$7 million spent in Quarter 1 of 2021 to air nearly 61,000 local legal services TV ads in Illinois
Deal Or No Deal? Why States Are And Should Continue Rejecting The Federal Mandate On State False Claims Acts
States have been debating the merits of enacting new state
States have been debating the merits of enacting new state False Claims Acts (FCAs), or broadening existing ones, largely in response to a federal mandate included in the 2005 federal Deficit Reduction Act. The 2005 mandate dictates that to have a federally qualified FCA, the state must have a whistleblower provision targeted at Medicaid-related fraud that is at least as generous to whistleblowers as the federal civil FCA, which gives the whistleblowers up to 30% of recoveries. If a state enacts such a false claims act, the federal government will give states 10% more of the awards in cases brought under those laws.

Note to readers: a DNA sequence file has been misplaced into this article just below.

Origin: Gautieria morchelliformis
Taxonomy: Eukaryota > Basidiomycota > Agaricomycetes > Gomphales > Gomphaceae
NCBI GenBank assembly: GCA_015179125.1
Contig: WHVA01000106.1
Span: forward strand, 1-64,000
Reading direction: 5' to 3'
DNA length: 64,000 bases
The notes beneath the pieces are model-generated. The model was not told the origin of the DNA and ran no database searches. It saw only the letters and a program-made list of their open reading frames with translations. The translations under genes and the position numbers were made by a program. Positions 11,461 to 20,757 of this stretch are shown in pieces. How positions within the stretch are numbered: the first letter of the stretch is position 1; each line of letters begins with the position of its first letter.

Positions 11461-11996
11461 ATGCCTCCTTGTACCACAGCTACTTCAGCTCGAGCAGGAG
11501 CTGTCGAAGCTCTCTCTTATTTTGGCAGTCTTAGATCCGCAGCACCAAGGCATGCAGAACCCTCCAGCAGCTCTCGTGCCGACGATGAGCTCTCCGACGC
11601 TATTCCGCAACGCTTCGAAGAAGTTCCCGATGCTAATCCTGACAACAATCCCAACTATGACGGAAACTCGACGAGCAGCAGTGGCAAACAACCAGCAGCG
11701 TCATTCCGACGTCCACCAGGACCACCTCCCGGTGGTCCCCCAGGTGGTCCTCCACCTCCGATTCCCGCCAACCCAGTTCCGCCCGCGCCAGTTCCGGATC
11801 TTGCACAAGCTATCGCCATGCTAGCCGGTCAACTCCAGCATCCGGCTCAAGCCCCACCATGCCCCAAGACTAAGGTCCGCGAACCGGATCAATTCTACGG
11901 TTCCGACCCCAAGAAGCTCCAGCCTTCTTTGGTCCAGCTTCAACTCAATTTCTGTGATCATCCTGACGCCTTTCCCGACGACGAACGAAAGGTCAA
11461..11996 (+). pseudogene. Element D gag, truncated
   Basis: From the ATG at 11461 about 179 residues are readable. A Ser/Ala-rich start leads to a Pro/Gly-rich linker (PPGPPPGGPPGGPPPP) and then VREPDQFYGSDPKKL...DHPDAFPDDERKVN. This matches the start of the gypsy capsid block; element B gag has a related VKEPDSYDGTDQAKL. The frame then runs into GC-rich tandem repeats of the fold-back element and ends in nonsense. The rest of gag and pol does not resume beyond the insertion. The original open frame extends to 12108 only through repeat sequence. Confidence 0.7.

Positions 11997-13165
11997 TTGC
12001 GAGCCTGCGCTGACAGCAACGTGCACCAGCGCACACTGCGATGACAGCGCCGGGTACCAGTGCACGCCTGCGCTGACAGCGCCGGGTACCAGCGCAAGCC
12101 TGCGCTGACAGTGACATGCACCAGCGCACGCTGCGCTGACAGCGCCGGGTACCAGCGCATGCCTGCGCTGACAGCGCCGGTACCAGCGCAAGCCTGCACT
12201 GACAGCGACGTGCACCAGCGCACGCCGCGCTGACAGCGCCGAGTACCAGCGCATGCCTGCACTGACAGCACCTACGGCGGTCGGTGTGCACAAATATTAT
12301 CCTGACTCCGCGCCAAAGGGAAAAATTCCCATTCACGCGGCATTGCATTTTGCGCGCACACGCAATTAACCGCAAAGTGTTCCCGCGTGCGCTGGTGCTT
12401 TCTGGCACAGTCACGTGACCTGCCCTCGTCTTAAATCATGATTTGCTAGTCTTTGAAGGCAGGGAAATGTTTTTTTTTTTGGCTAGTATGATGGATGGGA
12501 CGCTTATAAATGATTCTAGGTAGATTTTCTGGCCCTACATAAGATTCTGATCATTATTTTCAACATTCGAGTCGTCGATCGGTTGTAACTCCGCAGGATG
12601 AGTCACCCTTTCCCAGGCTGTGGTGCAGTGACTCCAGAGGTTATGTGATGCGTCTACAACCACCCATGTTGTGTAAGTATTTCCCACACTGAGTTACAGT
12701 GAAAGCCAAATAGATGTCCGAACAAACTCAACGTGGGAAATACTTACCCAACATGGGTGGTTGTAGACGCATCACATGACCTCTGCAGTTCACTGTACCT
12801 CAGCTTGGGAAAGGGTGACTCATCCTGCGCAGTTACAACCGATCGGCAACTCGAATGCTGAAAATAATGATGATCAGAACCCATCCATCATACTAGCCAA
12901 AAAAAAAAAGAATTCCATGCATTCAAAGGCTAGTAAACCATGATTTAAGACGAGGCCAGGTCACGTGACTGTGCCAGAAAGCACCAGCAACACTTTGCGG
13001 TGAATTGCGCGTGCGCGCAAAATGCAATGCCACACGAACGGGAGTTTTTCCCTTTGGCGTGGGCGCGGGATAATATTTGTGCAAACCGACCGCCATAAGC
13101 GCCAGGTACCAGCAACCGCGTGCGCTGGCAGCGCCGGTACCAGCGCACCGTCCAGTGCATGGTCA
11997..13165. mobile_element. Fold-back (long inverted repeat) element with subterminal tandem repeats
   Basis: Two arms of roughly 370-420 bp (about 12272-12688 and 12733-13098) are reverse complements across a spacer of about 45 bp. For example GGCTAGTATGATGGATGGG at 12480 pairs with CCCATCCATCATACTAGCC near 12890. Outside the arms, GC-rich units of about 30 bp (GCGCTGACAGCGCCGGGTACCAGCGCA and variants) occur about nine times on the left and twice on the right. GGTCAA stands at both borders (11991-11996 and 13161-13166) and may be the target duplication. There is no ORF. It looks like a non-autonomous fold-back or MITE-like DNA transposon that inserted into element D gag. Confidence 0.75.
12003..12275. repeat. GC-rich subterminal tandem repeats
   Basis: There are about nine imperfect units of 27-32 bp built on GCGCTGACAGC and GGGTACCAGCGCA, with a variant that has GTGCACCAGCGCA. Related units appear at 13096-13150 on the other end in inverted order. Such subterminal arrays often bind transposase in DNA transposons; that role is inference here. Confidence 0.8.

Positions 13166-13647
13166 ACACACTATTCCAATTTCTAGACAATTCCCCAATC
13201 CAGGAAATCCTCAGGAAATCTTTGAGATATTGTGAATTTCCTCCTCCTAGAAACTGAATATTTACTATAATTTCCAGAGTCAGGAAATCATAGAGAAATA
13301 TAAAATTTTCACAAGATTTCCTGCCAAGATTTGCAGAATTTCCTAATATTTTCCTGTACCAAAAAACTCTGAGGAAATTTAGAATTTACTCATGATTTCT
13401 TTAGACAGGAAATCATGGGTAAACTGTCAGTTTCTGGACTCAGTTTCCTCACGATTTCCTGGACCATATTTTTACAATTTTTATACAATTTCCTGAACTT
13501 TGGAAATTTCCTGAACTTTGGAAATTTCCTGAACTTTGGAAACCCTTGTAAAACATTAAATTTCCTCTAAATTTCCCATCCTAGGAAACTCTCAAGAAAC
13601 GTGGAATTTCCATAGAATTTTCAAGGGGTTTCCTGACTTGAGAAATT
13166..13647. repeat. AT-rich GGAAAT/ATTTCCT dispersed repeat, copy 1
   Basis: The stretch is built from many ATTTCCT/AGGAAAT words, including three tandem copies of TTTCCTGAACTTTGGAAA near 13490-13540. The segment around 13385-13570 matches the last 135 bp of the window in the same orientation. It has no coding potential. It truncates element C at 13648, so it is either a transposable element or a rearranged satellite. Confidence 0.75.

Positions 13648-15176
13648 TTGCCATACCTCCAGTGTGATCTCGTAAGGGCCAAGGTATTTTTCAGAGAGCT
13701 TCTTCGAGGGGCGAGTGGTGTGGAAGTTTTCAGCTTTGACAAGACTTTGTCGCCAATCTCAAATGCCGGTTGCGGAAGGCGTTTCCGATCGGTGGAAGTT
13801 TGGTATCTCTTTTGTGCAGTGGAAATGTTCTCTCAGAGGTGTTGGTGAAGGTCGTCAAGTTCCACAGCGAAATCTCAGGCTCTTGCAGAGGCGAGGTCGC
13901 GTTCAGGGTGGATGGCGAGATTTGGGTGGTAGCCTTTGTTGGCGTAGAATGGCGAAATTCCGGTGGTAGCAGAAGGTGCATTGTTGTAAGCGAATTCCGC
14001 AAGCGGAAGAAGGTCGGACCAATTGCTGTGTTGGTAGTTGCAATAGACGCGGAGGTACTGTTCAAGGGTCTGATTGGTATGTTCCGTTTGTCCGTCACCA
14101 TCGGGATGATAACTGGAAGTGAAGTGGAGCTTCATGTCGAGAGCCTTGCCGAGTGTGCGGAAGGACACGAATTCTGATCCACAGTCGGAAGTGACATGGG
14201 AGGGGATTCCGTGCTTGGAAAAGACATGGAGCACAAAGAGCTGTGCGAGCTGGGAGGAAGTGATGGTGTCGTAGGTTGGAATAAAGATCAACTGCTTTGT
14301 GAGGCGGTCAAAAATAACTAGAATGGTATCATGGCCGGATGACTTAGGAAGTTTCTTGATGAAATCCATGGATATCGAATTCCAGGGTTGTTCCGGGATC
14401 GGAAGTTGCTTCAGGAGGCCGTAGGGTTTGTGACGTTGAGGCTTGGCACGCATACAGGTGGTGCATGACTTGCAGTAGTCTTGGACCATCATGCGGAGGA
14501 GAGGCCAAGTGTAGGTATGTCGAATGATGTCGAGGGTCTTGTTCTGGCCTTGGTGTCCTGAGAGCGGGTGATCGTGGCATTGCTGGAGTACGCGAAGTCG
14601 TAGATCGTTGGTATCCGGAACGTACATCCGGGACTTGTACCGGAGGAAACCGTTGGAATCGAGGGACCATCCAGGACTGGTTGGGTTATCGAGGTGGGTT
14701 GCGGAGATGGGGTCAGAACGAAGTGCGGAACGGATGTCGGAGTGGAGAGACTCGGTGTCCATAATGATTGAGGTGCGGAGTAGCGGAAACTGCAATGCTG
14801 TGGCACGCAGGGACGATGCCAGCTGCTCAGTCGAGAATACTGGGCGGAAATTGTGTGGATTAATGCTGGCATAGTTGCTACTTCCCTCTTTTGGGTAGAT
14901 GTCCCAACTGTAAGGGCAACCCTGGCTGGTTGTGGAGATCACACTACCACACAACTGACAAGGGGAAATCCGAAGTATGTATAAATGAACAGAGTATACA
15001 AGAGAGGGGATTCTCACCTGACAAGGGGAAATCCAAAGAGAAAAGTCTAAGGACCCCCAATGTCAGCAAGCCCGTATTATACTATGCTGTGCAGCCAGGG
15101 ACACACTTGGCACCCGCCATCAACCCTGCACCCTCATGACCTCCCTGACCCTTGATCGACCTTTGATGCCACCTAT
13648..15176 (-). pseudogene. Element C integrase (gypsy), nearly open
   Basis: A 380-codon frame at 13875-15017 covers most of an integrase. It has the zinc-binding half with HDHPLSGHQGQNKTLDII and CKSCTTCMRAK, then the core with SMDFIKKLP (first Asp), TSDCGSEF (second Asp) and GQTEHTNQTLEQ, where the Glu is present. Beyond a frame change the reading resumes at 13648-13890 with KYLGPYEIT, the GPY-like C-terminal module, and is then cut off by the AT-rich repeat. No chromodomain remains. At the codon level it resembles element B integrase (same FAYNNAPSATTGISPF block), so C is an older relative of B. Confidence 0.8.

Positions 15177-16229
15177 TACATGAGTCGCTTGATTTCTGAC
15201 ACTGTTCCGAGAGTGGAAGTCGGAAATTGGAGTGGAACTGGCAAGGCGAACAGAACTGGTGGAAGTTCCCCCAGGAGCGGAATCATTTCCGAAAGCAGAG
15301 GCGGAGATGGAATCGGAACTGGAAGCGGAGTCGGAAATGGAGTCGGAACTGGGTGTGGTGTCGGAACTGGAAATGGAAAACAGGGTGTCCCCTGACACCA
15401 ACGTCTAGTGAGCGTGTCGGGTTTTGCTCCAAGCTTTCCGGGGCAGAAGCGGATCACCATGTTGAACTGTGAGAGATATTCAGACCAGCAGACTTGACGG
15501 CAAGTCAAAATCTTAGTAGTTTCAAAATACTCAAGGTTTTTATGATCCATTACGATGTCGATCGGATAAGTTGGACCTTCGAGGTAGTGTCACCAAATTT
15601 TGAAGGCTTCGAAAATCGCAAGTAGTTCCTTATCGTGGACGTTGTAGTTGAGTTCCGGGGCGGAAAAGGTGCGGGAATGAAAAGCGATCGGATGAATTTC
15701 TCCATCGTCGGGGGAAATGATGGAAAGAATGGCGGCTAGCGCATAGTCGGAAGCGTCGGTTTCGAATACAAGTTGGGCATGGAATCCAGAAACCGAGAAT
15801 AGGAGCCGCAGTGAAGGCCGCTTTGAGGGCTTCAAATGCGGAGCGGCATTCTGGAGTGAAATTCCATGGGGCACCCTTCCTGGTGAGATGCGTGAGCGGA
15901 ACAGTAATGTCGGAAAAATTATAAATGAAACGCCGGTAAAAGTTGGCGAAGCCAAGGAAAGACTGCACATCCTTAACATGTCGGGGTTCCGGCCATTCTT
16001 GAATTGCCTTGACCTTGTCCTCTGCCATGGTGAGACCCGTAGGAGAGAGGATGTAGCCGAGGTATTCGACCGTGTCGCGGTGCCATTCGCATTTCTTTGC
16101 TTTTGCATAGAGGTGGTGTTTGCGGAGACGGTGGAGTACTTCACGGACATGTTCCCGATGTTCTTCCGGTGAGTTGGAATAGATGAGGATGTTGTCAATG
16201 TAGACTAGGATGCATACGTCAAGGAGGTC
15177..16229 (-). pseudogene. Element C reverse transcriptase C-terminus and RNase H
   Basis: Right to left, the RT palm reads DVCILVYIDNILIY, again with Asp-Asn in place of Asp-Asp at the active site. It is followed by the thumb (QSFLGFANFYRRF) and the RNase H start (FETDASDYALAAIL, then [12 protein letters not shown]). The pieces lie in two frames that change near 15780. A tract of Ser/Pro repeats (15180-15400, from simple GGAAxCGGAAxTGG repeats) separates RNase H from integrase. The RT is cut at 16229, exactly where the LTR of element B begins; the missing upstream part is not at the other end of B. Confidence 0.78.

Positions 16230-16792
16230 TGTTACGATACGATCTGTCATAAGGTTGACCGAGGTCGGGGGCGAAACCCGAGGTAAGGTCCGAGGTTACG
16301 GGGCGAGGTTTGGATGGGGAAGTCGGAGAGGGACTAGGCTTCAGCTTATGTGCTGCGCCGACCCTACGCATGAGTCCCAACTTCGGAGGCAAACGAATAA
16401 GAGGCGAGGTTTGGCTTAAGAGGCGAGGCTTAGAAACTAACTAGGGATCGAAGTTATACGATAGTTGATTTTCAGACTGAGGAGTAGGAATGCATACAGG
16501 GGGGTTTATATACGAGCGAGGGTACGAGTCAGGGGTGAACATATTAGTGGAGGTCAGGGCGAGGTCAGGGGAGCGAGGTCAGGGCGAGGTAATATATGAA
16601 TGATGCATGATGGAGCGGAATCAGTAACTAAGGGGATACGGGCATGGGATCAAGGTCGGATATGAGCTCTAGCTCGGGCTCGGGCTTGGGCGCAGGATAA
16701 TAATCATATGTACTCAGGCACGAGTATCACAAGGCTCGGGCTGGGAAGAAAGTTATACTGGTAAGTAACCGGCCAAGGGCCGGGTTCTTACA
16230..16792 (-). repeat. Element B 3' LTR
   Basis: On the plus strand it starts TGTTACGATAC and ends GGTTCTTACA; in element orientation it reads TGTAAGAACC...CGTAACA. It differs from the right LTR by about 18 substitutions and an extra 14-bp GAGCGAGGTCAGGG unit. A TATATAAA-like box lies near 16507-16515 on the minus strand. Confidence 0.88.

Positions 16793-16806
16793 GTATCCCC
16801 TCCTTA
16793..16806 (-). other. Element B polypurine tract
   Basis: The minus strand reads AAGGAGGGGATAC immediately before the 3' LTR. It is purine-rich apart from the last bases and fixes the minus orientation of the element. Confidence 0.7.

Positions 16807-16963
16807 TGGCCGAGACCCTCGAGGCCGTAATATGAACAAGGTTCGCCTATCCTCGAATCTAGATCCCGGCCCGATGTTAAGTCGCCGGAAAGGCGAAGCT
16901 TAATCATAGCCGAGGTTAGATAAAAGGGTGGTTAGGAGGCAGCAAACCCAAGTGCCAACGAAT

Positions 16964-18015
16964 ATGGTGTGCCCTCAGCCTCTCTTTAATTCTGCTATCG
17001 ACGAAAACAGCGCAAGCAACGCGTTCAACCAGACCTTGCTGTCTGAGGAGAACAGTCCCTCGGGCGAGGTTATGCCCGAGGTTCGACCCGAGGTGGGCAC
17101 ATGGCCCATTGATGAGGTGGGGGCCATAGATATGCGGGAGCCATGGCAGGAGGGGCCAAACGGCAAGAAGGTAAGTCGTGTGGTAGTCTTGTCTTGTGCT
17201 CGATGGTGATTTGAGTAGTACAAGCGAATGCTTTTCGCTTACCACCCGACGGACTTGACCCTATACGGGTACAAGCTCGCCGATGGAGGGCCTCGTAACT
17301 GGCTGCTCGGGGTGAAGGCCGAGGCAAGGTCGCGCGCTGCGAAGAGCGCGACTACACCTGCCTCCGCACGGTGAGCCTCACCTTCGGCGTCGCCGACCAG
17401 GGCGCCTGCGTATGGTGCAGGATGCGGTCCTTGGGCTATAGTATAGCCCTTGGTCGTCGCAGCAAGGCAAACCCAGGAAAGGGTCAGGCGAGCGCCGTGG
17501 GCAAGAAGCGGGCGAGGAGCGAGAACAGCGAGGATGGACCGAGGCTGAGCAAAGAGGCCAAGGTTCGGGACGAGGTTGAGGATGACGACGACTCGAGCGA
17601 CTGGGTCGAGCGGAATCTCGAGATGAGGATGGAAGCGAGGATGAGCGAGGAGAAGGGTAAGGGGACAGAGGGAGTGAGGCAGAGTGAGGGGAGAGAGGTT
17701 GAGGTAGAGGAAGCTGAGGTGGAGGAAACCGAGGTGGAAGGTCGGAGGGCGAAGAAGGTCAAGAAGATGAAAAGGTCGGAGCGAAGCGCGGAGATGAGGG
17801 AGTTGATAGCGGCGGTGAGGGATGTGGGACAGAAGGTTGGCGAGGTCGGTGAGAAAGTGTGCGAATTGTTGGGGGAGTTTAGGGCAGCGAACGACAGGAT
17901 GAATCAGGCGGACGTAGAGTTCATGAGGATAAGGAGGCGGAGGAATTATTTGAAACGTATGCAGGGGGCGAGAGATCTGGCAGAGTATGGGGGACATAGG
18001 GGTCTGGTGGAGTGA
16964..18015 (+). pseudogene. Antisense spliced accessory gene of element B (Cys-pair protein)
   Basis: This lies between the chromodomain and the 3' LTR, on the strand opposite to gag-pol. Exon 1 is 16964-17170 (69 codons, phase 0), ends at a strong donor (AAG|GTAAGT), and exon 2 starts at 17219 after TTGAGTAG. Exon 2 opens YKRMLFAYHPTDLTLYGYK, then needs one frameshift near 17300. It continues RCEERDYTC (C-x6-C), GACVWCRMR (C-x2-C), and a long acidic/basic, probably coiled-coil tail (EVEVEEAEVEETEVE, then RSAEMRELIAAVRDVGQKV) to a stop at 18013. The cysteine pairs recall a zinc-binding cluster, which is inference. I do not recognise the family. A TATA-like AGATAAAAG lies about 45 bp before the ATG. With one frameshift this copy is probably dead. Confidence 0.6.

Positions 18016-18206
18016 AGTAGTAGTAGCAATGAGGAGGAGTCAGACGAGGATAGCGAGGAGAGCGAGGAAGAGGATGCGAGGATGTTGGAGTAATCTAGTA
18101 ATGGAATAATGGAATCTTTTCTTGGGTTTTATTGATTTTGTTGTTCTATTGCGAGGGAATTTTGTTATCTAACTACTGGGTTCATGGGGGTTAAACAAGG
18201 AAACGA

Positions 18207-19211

A few states quickly passed laws to meet these standards, but most have taken a more careful and cautious look. These states want to know if the federal “deal” is worth it, both financially and in their ability to fight and deter fraud. To date, most states have not adopted these changes. This paper explains why this decision is sound from the perspectives of both economics and public policy.
Montana Governor Greg Gianforte signs key bills aimed at improving the state’s civil justice system.
The U.S. Supreme Court has a chance to rein in state court rulings that impose liability on pharmaceutical companies that go beyond, and even contradict, the federal regulatory process of the FDA, according to Tiger Joyce, president of the American Tort Reform Association. He explains why it is imperative the high court review a case involving Janssen Pharmaceuticals.
Governor Jim Justice signs four key bills aimed at improving the state’s civil justice system